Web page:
The Fair Work Ombudsman has commenced legal action in the Federal Circuit Court against the operators of a Melbourne-based business that builds custom food trailers, vans and trucks.
Facing court are Mobile Food Vans & Trucks Pty. Ltd. and its manager Mr Yaner Gelgel.
FWO investigated after receiving a request for assistance from an employee.
This employee, a visa holder from India, had worked for the company as a sheet metal worker.
A Fair Work Inspector issued a Compliance Notice in April 2020.
FWO issued this notice after forming a belief that Mobile Food Vans & Trucks had underpaid the employee his entitlements under the Vehicle Manufacturing, Repair, Services and Retail Award 2010.
The inspector believed the employee had been underpaid his minimum wages for ordinary hours, overtime and annual leave entitlements.
This was done across two separate employment periods – between May and June 2018, and between March and August in 2019.
The FWO alleges that Mobile Food Vans & Trucks, without reasonable excuse, failed to comply with the Compliance Notice.
The notice required the company to calculate and back-pay the worker’s entitlements.
In line with the FWO’s proportionate approach to regulation during the COVID-19 pandemic, the FWO made attempts to secure voluntary compliance before commencing legal action.
Fair Work Ombudsman Sandra Parker said that the regulator would continue to enforce workplace laws and take companies to court where lawful requests are not complied with.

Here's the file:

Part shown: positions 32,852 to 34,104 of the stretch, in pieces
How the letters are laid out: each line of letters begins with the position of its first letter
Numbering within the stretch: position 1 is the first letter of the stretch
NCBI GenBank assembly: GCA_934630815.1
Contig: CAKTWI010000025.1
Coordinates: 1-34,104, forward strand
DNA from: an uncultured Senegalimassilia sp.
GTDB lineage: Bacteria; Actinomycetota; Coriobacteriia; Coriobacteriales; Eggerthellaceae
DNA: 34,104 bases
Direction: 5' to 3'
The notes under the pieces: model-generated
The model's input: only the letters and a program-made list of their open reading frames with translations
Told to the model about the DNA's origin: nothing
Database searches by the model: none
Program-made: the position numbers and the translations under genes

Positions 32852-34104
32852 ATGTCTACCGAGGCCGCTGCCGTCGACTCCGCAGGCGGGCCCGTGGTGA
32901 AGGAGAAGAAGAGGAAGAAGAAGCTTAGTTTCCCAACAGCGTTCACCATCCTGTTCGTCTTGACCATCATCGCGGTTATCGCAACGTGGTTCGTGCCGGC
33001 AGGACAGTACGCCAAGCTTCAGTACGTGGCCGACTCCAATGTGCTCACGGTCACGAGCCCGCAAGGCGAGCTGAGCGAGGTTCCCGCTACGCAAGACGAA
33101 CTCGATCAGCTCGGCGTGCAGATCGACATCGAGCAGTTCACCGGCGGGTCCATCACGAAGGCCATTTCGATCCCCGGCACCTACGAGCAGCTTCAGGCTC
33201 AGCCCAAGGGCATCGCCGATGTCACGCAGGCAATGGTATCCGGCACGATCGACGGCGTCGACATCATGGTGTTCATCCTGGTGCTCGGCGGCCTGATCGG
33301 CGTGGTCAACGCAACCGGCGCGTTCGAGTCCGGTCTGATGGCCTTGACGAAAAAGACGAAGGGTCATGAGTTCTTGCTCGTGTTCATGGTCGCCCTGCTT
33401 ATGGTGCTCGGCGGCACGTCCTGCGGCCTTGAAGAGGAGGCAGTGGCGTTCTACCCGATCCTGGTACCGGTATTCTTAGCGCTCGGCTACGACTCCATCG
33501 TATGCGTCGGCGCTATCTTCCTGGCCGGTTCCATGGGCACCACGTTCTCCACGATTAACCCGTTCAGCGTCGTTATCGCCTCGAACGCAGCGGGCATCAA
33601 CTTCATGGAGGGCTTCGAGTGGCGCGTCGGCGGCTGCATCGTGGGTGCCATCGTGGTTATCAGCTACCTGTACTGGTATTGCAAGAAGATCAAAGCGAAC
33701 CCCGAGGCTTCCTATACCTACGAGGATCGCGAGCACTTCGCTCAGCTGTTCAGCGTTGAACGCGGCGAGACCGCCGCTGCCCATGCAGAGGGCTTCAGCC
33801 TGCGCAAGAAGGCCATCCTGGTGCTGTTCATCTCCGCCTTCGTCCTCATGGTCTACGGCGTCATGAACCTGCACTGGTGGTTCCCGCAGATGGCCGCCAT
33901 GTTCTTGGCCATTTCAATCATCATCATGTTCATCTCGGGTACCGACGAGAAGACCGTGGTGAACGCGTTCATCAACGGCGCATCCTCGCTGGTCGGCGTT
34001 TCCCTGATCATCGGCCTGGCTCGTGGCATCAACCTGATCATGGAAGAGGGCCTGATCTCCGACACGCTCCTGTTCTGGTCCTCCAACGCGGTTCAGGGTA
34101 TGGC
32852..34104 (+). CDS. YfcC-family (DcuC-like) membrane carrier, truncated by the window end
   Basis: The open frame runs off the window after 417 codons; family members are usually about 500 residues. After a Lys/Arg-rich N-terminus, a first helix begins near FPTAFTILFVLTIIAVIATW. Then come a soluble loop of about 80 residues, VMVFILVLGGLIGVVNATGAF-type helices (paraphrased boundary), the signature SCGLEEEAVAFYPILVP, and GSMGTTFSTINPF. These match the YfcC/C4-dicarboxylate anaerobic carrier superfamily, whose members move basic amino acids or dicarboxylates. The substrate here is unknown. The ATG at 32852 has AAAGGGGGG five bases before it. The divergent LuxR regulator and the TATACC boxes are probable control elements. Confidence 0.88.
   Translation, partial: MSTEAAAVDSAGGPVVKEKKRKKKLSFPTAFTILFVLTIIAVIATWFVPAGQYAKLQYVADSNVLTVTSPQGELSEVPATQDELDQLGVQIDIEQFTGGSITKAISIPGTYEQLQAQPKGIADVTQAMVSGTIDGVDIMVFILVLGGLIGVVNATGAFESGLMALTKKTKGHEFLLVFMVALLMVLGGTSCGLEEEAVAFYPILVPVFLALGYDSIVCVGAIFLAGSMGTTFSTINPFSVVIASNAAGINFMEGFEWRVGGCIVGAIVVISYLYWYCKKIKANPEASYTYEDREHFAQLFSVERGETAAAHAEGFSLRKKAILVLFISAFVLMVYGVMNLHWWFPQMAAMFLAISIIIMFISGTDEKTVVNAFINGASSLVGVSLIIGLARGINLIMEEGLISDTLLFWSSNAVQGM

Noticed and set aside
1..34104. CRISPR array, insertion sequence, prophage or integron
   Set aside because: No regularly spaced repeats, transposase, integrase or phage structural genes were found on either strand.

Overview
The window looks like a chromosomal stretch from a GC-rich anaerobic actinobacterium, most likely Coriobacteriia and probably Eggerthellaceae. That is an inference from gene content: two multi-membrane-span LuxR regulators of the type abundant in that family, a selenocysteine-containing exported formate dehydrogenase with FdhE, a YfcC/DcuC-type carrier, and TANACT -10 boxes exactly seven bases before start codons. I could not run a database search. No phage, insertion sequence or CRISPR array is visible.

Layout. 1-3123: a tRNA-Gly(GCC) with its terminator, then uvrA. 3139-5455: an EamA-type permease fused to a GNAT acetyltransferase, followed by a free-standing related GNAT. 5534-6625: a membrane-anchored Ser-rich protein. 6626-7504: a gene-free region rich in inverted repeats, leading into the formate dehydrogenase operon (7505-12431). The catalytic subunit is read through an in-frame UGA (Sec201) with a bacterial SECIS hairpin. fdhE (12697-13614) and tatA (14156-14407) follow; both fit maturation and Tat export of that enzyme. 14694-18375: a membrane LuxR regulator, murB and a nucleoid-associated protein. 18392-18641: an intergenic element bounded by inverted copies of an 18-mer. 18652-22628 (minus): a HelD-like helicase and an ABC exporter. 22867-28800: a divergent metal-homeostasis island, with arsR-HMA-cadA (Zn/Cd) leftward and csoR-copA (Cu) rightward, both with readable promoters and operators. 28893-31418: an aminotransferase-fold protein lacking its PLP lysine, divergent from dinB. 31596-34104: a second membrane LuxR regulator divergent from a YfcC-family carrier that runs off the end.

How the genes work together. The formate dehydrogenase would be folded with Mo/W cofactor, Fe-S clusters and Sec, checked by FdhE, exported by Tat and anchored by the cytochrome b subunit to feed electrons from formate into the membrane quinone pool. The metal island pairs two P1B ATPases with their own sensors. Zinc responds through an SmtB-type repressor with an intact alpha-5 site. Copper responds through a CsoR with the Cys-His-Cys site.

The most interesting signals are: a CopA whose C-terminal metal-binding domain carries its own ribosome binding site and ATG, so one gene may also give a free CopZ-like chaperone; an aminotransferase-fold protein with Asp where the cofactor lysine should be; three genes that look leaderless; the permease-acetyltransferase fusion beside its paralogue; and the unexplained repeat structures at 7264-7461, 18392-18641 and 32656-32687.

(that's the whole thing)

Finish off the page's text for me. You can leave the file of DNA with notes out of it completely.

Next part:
“Under the Fair Work Act, Compliance Notices are important tools used by inspectors if they form a belief that an employer has breached workplace laws. Where employers do not comply with our requests, we will take appropriate action to protect employees. A court can order the business to pay penalties in addition to back-paying workers. Any employees with concerns about their pay or entitlements should contact the Fair Work Ombudsman for free assistance.”
The Fair Work Ombudsman is seeking penalties against Mobile Food Vans & Trucks Pty. Ltd. and Mr Gelgel.
The company faces a maximum penalty of up to $31,500 and Mr Gelgel faces a maximum penalty of up to $6,300.
The regulator is also seeking orders for the company to comply with the Compliance Notice, which includes rectifying any underpayments in full, plus paying applicable superannuation and interest.
A directions hearing is listed in the Federal Circuit Court in Melbourne on 28 April 2021.
In June 2020, Victoria became the first state to criminalise wage theft. This was followed by Queensland in December last year as part of its industrial relations reforms.
Employers and employees can visit www.fairwork.gov.au or call the Fair Work Infoline on 13 13 94 for free advice and assistance about their rights and obligations in the workplace.